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The Plight that Failed


Sun, Dec 31st, 2000
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Monday, December 25, 2000

I did not make any New Year’s Resolutions for this year. My wife told me the one that I made last year was enough to last her for a lifetime. It wasn’t so much that she told me not to, it was the way that she made her position clear that convinced me that any future resolves would result in my losing my keeper.

It was just over a year ago when I realized that any attempt at self improvement on my part would be redundant. After all, I have no vices or bad habits; as a matter of fact, I have no habits whatsoever. I am upright, straight forward, and a credit to the county. I might add that in certain circles, I am considered statuesque.

I resolved that I would go out through the county setting a good example and offering advice to those unfortunates that had not been blessed with my acumen and social graces. That would be my only New Year’s Resolution and my mission. For the good of the county and my self-esteem, I would become “ A Man with a Mission”.

I realized that a year is but a short time in the scheme of things so I would need a plan; a comprehensive plan. My plan, The Flaherty Plan, would be to drop in on various farmers, businesses and certain institutions. In the course of my visits, I would drop little hints, certain suggestions and when I saw that the situation warranted it, some constructive criticism.

In a way it was quite an experience to drop in on these people, places and things. I liked to time my visits so that I would be there when they would be very busy. After all, I couldn’t drop any hints, make suggestions or constructive criticism if they weren’t doing much of anything. I soon began to notice their attitudes. They seemed, for the most part, to be uptight, perplexed and exasperated. I am not an Industrial Engineer, but it seemed to me that they would be much more productive if they stopped screaming at people and kicking things. The ones that weren’t screaming at people and kicking things seemed to be wandering around talking to themselves. I wondered if some of them might be suffering from hypertension.

I settled into a daily routine of leaving the house at nine in the morning, hitting two or three business places and then stopping for lunch at different restaurants. After lunch, I would drop into a bank or two and then visit a farm at milking time. I soon found that it was much more convenient for me to pack a lunch since I couldn’t seem to get a table at any of the restaurants that I had visited.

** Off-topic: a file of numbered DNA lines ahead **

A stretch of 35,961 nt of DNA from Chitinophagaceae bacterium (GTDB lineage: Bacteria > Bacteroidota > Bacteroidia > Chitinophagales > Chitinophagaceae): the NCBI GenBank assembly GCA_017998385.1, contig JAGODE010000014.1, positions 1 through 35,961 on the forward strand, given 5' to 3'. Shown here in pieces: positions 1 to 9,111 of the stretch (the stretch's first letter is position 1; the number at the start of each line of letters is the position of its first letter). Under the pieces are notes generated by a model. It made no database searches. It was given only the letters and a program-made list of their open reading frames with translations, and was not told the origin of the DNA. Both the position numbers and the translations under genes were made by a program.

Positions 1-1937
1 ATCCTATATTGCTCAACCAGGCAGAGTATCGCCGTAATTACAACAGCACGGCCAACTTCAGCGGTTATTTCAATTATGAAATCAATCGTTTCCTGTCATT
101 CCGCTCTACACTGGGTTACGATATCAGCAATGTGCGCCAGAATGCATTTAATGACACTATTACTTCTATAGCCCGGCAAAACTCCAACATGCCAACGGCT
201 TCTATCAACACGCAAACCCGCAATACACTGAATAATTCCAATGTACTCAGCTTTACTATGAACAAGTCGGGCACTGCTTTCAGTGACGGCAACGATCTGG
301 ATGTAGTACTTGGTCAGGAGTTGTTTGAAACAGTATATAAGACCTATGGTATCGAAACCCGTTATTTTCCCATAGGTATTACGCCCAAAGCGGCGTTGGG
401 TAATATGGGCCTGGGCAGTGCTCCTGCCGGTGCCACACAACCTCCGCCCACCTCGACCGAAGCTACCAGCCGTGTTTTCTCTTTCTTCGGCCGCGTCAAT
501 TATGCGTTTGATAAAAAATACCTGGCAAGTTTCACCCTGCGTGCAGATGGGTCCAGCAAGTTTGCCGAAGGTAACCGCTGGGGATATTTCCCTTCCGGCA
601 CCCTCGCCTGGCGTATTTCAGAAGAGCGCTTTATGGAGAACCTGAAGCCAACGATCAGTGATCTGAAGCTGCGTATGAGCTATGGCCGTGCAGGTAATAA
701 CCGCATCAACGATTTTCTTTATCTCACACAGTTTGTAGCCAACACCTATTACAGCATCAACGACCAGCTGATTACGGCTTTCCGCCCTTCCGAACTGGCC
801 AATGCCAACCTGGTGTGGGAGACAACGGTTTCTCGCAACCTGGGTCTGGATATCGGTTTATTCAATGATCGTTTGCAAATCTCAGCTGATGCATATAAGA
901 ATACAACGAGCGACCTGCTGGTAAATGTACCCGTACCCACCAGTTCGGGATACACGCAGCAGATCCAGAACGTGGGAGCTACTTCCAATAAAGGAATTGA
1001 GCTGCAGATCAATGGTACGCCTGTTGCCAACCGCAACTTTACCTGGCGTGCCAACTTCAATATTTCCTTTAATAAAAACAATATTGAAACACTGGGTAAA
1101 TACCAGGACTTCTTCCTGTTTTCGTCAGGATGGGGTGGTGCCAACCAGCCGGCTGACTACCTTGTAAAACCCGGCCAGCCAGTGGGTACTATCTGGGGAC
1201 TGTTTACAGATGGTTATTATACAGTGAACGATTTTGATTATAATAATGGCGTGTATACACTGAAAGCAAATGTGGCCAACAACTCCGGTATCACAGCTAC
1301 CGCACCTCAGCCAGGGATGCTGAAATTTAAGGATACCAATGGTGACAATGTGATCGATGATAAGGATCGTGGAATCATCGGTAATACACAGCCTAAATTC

Well, that’s the way it went until one day in May when I couldn’t find my car keys. I looked all over and couldn’t find my wife’s keys either. I was standing in the kitchen scratching my head when my wife called me into the living room. She said, “Sit down, I have to talk to you.” I asked, “What about?” She said, “I’ll tell you what about!” And she did.

She informed me that the bank had closed out our account. That I had been barred from every restaurant in the county and that if she wanted to dine out, she had to promise to leave me at home. She told me that our clothes were no longer welcome at the Dry Cleaners. The Club Committee at the Elks had declared that I was persona non grata. My attendance at church was no longer required and if I did show up, the organist would refuse to play. Not only that but my dentist’s office had sent a note informing me about what I could do with the teeth that I had left.

Well, that put an end to my public service. I was somewhat consoled by the thought that after the Civil War, the South had been granted a period of Reconstruction and after World War II, Europe was put back together by the Marshall Plan. Perhaps there will be a plan for my reconstruction. I wonder if it will be referred to as The Flaherty Plan?

John Flaherty

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